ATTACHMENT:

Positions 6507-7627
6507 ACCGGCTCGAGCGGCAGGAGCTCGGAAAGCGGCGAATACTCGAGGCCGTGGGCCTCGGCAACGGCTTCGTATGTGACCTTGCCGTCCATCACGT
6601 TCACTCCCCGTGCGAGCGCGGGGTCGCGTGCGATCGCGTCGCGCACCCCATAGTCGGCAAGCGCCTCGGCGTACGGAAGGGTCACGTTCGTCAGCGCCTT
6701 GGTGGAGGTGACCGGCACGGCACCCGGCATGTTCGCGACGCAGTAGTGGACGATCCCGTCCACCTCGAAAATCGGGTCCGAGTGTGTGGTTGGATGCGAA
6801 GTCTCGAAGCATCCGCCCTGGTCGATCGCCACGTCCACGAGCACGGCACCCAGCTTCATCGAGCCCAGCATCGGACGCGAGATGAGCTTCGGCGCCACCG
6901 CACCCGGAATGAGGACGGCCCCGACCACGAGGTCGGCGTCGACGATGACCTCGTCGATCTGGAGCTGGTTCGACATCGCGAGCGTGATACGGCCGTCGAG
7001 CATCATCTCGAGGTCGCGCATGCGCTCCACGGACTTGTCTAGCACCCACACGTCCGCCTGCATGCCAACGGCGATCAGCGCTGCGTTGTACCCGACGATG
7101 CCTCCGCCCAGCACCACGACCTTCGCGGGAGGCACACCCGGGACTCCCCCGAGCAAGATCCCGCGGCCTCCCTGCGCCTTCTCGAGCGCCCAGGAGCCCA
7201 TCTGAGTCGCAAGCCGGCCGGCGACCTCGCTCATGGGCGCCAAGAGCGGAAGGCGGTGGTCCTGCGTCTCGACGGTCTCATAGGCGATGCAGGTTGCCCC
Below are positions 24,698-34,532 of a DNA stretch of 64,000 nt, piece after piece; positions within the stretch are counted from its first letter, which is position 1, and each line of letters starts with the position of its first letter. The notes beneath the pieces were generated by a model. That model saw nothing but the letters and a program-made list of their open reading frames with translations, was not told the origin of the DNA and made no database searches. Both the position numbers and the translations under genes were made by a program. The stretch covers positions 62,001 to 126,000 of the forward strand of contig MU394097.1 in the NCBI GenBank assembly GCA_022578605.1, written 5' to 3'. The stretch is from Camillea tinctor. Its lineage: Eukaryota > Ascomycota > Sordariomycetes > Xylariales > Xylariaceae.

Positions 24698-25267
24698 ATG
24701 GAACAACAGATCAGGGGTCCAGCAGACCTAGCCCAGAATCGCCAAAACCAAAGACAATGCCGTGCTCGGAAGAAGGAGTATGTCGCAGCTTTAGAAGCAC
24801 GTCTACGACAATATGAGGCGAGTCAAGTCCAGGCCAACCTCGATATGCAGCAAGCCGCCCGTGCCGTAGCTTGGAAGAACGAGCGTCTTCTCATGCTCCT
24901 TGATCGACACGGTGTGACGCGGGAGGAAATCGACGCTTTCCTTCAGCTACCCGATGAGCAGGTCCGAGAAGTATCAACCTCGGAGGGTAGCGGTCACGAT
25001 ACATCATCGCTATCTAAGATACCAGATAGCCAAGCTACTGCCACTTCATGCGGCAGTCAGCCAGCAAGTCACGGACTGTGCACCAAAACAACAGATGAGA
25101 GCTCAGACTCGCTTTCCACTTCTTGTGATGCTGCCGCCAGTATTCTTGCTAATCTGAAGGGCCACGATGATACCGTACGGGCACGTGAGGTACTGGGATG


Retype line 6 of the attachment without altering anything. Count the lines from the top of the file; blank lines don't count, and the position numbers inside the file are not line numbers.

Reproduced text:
6901 CACCCGGAATGAGGACGGCCCCGACCACGAGGTCGGCGTCGACGATGACCTCGTCGATCTGGAGCTGGTTCGACATCGCGAGCGTGATACGGCCGTCGAG